I had seen bathtubs in the kitchens of old tenement apartments, even on Madison Avenue on the Upper East Side, but they seemed more prevalent downtown. But a stall shower in the kitchen was unusual. It was bad enough that I had to take a large lunging step to hop up into foot-high stall, but the shower was also rough and rusted out with peeling paint. I went to the hardware store to purchase supplies and set about sanding down the shower walls to prep it for painting. By the time I was finally ready to open the can of white enamel paint, it was about 9:00 pm. The fumes from the paint made me a bit dizzy, but I powered on until my derelict shower looked brand new. I finished my project at about 1:00 am and felt proud of my efforts.

A few days later, Norman spoke to me about the paint fumes. Several neighbors had complained. I hadn’t realized that anyone else could smell the paint or that it could be dangerous to sleep amidst such fumes. I thought I was in big trouble and that he was going to throw me out, but he merely smiled and suggested that painting was best done during the day when everyone was at work.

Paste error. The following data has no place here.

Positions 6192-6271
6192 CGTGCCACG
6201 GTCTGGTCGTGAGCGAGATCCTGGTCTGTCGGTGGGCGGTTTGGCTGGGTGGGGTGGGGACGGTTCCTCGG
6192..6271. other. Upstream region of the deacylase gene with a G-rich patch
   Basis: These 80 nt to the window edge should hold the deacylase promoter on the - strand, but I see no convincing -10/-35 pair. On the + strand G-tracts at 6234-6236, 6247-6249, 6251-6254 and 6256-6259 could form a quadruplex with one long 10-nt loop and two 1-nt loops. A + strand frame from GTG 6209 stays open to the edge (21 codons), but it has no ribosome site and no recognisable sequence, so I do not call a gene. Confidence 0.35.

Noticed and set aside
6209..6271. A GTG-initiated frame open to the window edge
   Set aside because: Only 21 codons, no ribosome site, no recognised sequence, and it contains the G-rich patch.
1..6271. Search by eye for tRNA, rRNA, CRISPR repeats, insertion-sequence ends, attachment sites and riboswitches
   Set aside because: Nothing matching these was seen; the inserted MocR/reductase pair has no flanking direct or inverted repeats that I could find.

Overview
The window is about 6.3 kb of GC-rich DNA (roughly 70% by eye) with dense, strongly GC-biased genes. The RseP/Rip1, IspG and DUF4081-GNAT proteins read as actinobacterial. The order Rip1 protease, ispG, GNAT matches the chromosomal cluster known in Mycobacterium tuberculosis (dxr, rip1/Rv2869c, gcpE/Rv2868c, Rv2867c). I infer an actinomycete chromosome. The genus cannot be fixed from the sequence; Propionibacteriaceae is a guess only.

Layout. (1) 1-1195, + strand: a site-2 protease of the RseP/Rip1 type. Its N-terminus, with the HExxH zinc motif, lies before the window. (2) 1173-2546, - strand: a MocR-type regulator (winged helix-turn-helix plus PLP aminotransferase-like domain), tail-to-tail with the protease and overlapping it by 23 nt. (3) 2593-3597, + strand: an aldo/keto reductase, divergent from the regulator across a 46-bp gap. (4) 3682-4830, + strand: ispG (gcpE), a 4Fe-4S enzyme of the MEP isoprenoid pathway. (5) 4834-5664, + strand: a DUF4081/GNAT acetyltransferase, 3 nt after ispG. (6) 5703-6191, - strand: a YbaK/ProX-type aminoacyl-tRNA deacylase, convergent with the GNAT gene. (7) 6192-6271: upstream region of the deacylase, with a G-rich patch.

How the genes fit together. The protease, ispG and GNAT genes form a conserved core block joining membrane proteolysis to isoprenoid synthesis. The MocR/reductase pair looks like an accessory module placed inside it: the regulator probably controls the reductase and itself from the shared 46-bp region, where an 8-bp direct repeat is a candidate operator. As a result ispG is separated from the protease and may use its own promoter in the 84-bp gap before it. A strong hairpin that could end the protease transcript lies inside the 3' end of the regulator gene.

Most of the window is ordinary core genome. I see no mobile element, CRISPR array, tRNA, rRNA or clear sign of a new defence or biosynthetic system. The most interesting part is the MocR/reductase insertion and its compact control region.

I’m not certain how long I stayed in that sublet. Eventually, Norman told me he planned to renovate and needed to me move out. He assured me that I could have first dibs on the newly renovated apartment for an increased rent of $400 a month and a proper lease. 

Instead, I found a much larger, railroad apartment in Carroll Gardens, Brooklyn. Norman kindly offered the use of his van to move my stuff to the new apartment. I enlisted a few of my male friends to help with the heavy lifting, and off we went in Norman’s van over the Brooklyn Bridge. I treated everyone to pizza and beer for their help.

The new apartment was not perfect. It needed a little TLC, but it was more than twice the space for only a little more than my rent on Thompson Street. 

Best of all, the voices did not follow me to Brooklyn.

***

Jennifer Marcus grew up in Greenwich Village during the 1960s and 70s. She has been a communications professional in book publishing and in scientific and medical research. She currently lives in Los Angeles.